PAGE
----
Basic sleeping bags cost very little and do the job well in mild conditions. They usually have an indication as to how warm they are and a temperature or season rating, take this with a 'pinch of salt', we are all different and there are enough variables to make this rating very approximate, it's just a guide. If you are car camping and weight is not a consideration, you can always take a fleece blanket or buy a liner for the bag to give you flexibility as to temperature control. A bag's loft, its 'fluffiness', is important for keeping the warm air in and the cold at bay; when you compress a bag it loses this insulating ability, so don't pull it in too tight around you, that won't help. Likewise you will need to have insulation underneath you, where the bag is flattened on the cold ground, it won't keep you warm.

    A down sleeping bag (down as in bird down!) is the most efficient, but is an expensive bit of kit and it's probably best if you are new to camping to stick with synthetic filling, a bit bulkier but easily washed.

    To help insulate you from the cold ground, a closed cell 'Campermat' will do the trick. You can also get a posher version which is self inflating, be wary of the inflatable airbeds which are comfortable but won't keep you warm, the air in them drops to the ambient temperature, they won't provide insulation.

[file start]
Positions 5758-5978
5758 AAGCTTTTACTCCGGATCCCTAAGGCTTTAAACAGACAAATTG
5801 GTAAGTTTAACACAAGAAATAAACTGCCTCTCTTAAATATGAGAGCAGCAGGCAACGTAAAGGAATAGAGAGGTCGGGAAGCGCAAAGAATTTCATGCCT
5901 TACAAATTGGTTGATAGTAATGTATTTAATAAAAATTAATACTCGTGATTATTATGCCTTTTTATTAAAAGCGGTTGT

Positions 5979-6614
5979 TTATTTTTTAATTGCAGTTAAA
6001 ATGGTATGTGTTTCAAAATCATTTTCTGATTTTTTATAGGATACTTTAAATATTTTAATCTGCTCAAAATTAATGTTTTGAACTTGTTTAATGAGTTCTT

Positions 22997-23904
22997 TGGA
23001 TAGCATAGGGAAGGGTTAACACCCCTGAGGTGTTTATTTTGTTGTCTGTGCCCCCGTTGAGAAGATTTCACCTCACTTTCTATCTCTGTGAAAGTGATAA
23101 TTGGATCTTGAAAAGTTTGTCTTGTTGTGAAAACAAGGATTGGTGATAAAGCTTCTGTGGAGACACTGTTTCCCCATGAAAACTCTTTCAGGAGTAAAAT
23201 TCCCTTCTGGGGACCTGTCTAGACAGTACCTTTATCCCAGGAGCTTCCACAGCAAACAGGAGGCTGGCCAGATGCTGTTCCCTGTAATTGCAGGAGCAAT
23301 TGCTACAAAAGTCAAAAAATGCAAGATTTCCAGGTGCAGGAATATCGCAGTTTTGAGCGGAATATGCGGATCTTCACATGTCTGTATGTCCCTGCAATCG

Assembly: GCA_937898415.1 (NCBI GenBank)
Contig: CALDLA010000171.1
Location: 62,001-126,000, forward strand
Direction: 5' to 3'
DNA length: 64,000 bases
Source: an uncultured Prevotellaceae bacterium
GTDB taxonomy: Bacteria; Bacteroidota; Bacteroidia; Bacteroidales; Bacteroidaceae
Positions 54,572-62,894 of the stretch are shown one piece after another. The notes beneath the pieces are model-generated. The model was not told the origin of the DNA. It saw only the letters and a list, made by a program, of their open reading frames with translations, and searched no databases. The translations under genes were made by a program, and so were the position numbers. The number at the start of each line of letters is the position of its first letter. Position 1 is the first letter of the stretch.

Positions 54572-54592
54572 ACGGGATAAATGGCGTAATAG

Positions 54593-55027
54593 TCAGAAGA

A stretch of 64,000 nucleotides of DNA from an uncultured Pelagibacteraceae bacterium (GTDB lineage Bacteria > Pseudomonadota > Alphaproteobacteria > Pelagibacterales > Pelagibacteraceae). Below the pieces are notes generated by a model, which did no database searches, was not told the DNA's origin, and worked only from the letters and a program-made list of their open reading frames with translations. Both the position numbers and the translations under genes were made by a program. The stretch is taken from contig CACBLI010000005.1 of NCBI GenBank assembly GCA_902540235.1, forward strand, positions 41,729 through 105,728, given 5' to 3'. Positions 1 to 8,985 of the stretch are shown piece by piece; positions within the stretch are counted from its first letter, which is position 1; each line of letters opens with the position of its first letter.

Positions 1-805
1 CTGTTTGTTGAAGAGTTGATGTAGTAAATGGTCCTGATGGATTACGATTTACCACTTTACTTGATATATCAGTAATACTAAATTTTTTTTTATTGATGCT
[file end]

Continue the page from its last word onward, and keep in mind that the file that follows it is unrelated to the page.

You should never leave a heater on overnight, the danger of carbon monoxide poisoning is very real and there were several incidents last year in this area, and sadly, this year has already seen its first deaths. Ventilation is also important to keep your tent as damp free as possible, especially during the night, keep the air circulating as much as possible.

    At Catstycam, The Outdoor Shop we stock a good selection of sleeping bags, sleeping mats, bag liners and airbeds, as well as many other accessories to help make your first expeditions into the wonderful world of camping as enjoyable as possible.

    After your first good night's sleep under canvas you will be looking forward to a hearty breakfast in the clean, fresh Cumbrian air.

    So... the  cooking arrangements?

    Next time.

  • So You Want To Try Camping? Read on ...

    I love camping! There's something about sleeping in a field that works for me. Early memories of holidays without parents in north Wales, a farm by the sea and, my, how tents have improved since those days.

    In those days you actually did sleep under cotton canvas, no zips, no sewn in groundsheets and only single skin, no fly sheets...pah!...campers these days, they don't know they're born!

    Apart from the obvious benefit of life in the fresh air, close to nature and all that, camping is a cost-effective way of taking a much needed break from the daily grind, spending time with friends and family in a unique environment, an investment in your physical and mental well being.